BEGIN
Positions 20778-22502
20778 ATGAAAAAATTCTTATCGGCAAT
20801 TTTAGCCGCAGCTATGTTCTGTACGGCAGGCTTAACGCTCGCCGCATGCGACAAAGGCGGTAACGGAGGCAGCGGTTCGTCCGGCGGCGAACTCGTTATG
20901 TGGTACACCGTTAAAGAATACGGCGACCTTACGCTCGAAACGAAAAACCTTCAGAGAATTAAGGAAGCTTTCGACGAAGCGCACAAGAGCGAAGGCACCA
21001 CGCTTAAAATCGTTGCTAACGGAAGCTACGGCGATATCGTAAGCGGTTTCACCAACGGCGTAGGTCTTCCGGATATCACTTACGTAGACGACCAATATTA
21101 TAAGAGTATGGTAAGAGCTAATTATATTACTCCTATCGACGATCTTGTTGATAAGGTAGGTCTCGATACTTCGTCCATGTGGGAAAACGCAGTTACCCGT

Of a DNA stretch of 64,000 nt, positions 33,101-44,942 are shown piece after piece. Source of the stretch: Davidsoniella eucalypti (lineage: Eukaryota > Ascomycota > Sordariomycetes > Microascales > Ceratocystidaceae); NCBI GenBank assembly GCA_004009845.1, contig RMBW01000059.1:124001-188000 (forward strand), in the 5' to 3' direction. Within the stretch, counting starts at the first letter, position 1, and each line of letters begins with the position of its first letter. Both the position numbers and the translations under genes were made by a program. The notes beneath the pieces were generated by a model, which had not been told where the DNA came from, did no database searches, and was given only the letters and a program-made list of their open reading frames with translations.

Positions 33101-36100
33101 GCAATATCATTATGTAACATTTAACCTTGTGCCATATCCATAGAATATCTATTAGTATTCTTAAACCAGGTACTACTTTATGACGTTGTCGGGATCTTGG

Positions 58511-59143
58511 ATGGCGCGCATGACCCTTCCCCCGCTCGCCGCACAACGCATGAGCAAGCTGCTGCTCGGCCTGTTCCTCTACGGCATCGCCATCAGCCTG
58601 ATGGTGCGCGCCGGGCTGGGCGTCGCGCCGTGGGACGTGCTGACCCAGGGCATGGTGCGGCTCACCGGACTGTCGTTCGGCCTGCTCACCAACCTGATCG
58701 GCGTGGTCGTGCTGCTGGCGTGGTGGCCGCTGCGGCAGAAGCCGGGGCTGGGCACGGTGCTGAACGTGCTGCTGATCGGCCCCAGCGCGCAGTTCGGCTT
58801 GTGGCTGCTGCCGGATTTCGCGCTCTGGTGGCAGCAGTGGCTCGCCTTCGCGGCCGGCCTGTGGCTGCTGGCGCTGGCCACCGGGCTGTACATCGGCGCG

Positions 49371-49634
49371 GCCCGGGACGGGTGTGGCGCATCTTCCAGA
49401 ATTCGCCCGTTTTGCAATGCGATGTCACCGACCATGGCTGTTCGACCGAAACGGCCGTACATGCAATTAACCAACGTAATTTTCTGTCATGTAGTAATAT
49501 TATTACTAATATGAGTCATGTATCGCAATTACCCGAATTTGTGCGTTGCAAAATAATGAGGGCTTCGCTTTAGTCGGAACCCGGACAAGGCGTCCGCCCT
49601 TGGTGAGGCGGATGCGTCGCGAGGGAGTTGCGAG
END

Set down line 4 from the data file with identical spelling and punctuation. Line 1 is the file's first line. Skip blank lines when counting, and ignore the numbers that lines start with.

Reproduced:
20901 TGGTACACCGTTAAAGAATACGGCGACCTTACGCTCGAAACGAAAAACCTTCAGAGAATTAAGGAAGCTTTCGACGAAGCGCACAAGAGCGAAGGCACCA